Don’t stop lifting in race week. Reduce your volume by about half, and plan the session near the start of the week if you’re racing at the weekend.

Keep hard days hard, and easy days easy. For example, you can pair an interval running session with a heavy lift session. Just allow adequate intersession recovery and give the body an easy or recovery day the next day.

Top tips:

Start comfortable and start some time before you’re planning on racing/peaking to allow for muscle soreness. Pay attention to post-session nutrition and recovery. 

Stick to exercise prescription – whether that is pace, HR, weight, sets and reps. It is how it is by design. 

Switching sessions doesn’t work either, for the same reason.

Lastly, one thing you don’t need to worry about is concurrent training negatively affecting bodyweight or composition. The idea that concurrent training leads to weight gain or bulking up, is a common misconception. It is not supported by the literature and should not be reason why you don’t try concurrent training.

There is a lot to consider when programming a concurrent resistance training programme for running. If you’re new to strength training, it is always advisable to seek professional help to get started. 

I run home workout classes which introduce a lot of the key movements and are ideal for beginners or those who don’t intend to/can’t use a gym. Classes are streamed live via Zoom and include a warmup and progression over a four-week block. You can find out more information here.

Alternatively, once lockdown lifts (unless you’re one of the lucky home gym owners) I will have availability for some online clients who I can write concurrent programmes for. If you’re interested in this option, get in touch here.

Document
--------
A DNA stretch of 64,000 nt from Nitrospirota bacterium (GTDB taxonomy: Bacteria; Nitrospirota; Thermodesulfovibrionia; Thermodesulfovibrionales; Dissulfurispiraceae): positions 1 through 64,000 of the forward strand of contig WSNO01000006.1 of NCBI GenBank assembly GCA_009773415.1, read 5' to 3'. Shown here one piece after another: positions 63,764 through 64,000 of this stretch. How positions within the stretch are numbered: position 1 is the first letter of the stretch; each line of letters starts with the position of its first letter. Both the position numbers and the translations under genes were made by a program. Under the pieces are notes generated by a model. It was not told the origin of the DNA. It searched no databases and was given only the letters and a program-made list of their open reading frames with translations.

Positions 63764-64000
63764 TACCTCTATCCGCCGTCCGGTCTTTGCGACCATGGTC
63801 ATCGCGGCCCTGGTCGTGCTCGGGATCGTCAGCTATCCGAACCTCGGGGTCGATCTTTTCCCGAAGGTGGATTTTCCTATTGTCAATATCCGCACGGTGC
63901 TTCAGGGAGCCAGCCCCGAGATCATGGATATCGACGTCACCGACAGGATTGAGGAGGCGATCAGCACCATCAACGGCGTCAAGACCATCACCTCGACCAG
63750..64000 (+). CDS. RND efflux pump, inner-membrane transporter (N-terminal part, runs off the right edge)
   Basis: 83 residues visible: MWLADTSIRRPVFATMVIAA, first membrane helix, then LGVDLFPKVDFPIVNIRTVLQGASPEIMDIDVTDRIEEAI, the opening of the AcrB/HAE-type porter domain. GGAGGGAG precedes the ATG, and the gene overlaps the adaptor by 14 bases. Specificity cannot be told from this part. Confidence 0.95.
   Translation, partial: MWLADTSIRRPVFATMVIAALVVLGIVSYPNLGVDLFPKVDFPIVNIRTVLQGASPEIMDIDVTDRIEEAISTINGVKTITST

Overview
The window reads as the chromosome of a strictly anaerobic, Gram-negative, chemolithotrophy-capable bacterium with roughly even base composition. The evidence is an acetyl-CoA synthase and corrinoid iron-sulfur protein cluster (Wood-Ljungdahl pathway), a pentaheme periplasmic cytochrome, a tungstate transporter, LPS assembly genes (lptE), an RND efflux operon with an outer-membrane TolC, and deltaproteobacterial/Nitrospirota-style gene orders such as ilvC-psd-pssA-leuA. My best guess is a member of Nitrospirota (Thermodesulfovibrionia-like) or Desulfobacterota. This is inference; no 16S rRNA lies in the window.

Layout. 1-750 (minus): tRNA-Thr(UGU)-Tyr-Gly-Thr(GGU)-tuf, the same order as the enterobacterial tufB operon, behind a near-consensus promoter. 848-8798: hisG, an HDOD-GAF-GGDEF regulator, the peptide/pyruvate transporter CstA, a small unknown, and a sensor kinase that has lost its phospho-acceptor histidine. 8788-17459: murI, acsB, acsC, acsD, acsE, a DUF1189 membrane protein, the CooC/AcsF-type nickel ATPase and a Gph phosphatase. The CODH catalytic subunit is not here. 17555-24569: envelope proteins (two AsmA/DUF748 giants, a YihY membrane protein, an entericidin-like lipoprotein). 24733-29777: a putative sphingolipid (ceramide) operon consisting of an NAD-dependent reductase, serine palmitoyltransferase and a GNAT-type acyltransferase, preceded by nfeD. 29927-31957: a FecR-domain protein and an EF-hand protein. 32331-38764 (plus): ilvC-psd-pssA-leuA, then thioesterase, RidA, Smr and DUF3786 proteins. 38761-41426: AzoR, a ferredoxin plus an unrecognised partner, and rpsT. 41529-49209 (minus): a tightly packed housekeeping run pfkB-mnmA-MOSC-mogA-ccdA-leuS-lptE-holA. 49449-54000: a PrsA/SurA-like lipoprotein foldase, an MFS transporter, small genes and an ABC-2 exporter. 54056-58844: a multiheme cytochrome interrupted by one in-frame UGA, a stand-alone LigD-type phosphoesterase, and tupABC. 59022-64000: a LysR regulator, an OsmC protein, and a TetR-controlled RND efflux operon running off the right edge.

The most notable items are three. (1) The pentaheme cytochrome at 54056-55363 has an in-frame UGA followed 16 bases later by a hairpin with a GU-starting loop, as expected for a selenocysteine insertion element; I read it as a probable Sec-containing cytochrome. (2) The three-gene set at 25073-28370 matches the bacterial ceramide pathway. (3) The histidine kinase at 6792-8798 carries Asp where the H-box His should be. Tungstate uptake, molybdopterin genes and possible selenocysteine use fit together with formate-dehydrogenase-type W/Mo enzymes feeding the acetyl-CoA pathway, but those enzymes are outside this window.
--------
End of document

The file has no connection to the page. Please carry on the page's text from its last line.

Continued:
If you’ve enjoyed this blog you may also like these:

How To Maximise Your Strength Training: 11 Tips For Runners

What Is Strength Training And How Can It Help Your Running?

References:

STØREN, Ø., HELGERUD, J., STØA, E. M., & HOFF, J. (2008). Maximal Strength Training Improves Running Economy in Distance Runners. Medicine & Science in Sports & Exercise, 40(6), 1087–1092. doi:10.1249/mss.0b013e318168da2f 

Barrie, B. (2020). Concurrent Resistance Training Enhances Performance in Competitive Distance Runners. Strength and Conditioning Journal, 1.doi:10.1519/ssc.0000000000000528 

Denadai, B. S., de Aguiar, R. A., de Lima, L. C. R., Greco, C. C., & Caputo, F. (2016). Explosive Training and Heavy Weight Training are Effective for Improving Running Economy in Endurance Athletes: A Systematic Review and Meta-Analysis. Sports Medicine, 47(3), 545–554.doi:10.1007/s40279-016-0604-z 

Blagrove, R. C., Howatson, G., & Hayes, P. R. (2017). Effects of Strength Training on the Physiological Determinants of Middle- and Long-Distance Running Performance: A Systematic Review. Sports Medicine, 48(5), 1117–1149. doi:10.1007/s40279-017-0835-7 

Jung AP. The impact of resistance training on distance running performance. Sports Med 33: 539–552, 2003.